Inception of ReadyList Sports

I quickly realized after signing with the Denver Broncos that there had to be a better way to study and learn than staring at static images in a 4-inch thick binder with more than a thousand plays. Being the only quarterback in the meeting room that hadn’t been in the offense for at least one year, I was far behind.  Even as an graduate with an engineering degree, who had to develop good study skills to get through the Colorado School of Mines, I struggled to get onboard quickly. I could sling the football with the best of them. It was not the physical part of the game I was worried about. It was difficult enough to say the correct play call in the huddle, let alone know where to throw the football.  

Some players draw all of the plays on their own flash cards.  Some have parents, wives, or girlfriends quiz them. Some go to the park and have their wife read a play, and then they go run the correct route.  For me, I was pen to paper. Reading the play name off a list, and then drawing out the play. This was too time consuming. Drawing out every single player and his responsibility – which as a quarterback you must know everyone’s responsibility – and then checking your work with the actual playbook was not efficient.   

Some would say I have a photographic memory.  Since as long as I can remember, when taking tests at school, I would read a question and know where the answer was in my notes or in the textbook.  That is fine and dandy as a visual learner, but I struggled tremendously when having to hear the information. This was not ideal when Coach Kubiak would give me a play call a mile long, and then I must regurgitate it back in the huddle to the rest of the players. “Exit Ace Solo Right Zoom F Right Outside 3 Jet U Shallow Cross Y Wheel.”  Huh? Any which way, you can screw it up – switch left and rights, 2 and 3’s, leave out words or maybe add a few of my own. To practice this during two-a-days, I would fax my mom a list of plays after meetings, and from 11:00 pm to midnight every night, she would read them to me over the phone. I would practice repeating them back to her.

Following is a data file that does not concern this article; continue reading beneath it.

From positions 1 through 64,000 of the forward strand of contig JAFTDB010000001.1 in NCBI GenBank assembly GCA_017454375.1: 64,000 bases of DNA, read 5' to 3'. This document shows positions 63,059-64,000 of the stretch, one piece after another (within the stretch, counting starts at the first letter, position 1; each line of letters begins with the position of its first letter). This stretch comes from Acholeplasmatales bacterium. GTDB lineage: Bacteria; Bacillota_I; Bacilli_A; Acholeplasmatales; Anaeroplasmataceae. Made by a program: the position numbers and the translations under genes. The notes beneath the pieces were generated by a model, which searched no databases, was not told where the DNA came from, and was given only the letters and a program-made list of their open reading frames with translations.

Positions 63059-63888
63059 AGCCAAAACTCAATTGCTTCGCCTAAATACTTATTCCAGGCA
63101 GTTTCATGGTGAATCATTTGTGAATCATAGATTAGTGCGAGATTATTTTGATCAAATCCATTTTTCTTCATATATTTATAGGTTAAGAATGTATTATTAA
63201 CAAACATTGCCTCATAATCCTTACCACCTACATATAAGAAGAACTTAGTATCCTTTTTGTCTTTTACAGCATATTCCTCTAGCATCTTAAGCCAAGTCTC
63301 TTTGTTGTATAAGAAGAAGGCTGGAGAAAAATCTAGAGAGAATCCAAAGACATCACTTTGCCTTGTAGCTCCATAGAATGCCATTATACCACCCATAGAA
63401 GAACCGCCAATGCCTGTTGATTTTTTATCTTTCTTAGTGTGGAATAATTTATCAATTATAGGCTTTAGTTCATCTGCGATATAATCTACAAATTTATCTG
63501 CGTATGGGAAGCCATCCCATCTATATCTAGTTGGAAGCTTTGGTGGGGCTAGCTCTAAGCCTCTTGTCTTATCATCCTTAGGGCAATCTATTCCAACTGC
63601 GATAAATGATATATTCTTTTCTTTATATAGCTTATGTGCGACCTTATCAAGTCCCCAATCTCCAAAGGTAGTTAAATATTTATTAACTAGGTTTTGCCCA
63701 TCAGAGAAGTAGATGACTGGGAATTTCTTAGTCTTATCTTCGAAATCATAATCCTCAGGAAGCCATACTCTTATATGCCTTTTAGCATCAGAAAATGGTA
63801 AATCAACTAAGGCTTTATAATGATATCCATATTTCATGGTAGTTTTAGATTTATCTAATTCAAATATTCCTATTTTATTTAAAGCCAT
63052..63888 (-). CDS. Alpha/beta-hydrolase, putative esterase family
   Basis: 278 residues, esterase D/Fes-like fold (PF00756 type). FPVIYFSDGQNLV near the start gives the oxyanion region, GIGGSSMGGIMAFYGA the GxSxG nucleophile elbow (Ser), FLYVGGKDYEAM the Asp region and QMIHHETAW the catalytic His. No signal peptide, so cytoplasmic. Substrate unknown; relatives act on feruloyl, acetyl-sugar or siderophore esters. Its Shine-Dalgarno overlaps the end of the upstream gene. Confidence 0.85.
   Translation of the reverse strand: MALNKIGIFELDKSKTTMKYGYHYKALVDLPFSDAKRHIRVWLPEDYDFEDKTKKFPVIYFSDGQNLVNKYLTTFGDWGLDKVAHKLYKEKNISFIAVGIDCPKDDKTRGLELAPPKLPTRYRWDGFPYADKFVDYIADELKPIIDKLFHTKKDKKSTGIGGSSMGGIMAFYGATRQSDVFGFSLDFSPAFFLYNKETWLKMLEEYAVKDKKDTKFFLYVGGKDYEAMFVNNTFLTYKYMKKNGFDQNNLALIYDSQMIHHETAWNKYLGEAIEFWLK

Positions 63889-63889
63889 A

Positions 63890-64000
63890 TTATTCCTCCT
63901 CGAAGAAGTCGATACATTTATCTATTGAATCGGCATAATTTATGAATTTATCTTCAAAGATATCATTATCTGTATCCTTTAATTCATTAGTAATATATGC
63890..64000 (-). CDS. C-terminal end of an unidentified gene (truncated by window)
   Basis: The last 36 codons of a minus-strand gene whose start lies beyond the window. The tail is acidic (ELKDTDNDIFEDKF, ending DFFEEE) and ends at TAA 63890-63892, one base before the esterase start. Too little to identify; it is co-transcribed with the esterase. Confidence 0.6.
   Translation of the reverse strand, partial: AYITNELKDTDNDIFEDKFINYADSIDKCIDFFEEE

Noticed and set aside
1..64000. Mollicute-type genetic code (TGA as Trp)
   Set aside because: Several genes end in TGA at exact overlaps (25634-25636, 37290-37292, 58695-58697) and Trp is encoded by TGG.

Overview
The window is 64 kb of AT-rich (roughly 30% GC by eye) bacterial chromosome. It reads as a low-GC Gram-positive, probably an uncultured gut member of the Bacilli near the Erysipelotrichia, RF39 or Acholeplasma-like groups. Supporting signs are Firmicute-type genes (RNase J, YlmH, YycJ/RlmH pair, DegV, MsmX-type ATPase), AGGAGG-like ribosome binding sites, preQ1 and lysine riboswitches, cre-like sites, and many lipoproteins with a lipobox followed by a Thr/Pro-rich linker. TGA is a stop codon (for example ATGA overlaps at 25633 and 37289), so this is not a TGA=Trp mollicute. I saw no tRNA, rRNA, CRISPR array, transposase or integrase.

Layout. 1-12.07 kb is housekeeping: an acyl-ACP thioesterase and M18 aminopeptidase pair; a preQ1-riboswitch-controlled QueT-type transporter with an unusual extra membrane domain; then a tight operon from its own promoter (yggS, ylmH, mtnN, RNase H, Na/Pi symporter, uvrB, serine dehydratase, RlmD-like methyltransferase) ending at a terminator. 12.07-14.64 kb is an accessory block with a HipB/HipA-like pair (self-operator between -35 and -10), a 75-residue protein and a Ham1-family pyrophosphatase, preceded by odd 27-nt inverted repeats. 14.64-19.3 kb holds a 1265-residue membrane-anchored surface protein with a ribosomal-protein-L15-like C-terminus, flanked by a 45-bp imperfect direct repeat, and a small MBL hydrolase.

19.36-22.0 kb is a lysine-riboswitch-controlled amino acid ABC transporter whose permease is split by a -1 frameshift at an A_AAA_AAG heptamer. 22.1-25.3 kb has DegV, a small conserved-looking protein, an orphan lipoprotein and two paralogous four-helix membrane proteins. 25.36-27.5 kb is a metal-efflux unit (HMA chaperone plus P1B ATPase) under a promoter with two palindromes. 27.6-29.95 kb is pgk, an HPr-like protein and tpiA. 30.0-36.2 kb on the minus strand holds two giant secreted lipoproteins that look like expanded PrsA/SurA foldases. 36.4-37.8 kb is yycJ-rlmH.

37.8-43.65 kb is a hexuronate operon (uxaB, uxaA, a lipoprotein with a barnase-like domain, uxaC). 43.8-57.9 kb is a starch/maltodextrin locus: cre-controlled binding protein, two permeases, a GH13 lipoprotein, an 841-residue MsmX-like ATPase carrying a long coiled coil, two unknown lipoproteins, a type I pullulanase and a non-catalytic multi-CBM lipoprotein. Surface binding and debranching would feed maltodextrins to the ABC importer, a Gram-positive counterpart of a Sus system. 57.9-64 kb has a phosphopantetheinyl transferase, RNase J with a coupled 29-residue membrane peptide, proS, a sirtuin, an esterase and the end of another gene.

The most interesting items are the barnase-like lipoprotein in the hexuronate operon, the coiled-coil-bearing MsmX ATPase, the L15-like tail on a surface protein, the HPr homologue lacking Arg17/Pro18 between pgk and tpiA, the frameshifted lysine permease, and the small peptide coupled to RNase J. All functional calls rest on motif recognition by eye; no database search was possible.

Every day I would dread the idea of being called on by a coach and asked a responsibility of a play.  Even when I would get to a point when I felt somewhat familiar with the playbook, it never failed that the one question they did ask is something I didn’t know.  It is a bit ironic. You do want to be called on to the show the coaches that you have been putting in the work studying, but again only if they ask the right questions.

The only thing worse than being asked one question, was being asked four or five pages of questions.  We had a few written tests with my time in Denver.

A story about my first playbook test with the Denver Broncos in the summer of 2005:

”Pass your tests to the person on your left, so we can grade them.” That was a terrible feeling. I knew I did not do well. We went over the answers. I glanced over and saw Pro Bowl quarterback Jake Plummer erasing my answers and penciling in the correct answers. I knew Jake was my guy, but he could only help me so much. I still think my grade on that test was in the 40% range.  It was defeating. I had put so much time and effort into studying and a 40% is what I had to show for it. This isn’t an Advanced Engineering Math course on Fourier Series, this is football! I hoped the coaches knew I knew more than what that test indicated.

From Denver, I had eight more opportunities to practice learning playbooks on different professional teams.  I started taking notes on the best ways I studied. I was attentive to how teammates studied best. I started researching different learning styles in the offseasons.  I knew an interactive piece had to be part of the learning process that would allow players to interact with the content. Since the nomenclature in a playbook is similar to a foreign language, I try to compare ReadyList to Rosetta Stone for football.

I finally hung up the cleats. I pitched the concept to Jake, and we went on the road to prove the concept, getting in front of NFL coaches and big-time colleges. After putting our heads together and a little refinement, we started development and ReadyList was born.

Chad Friehauf Jun 12, 2018


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  1. joe teasley says:

    Necessity is the mother of all inventions!. Nice product. I do have ideas on how to make it better.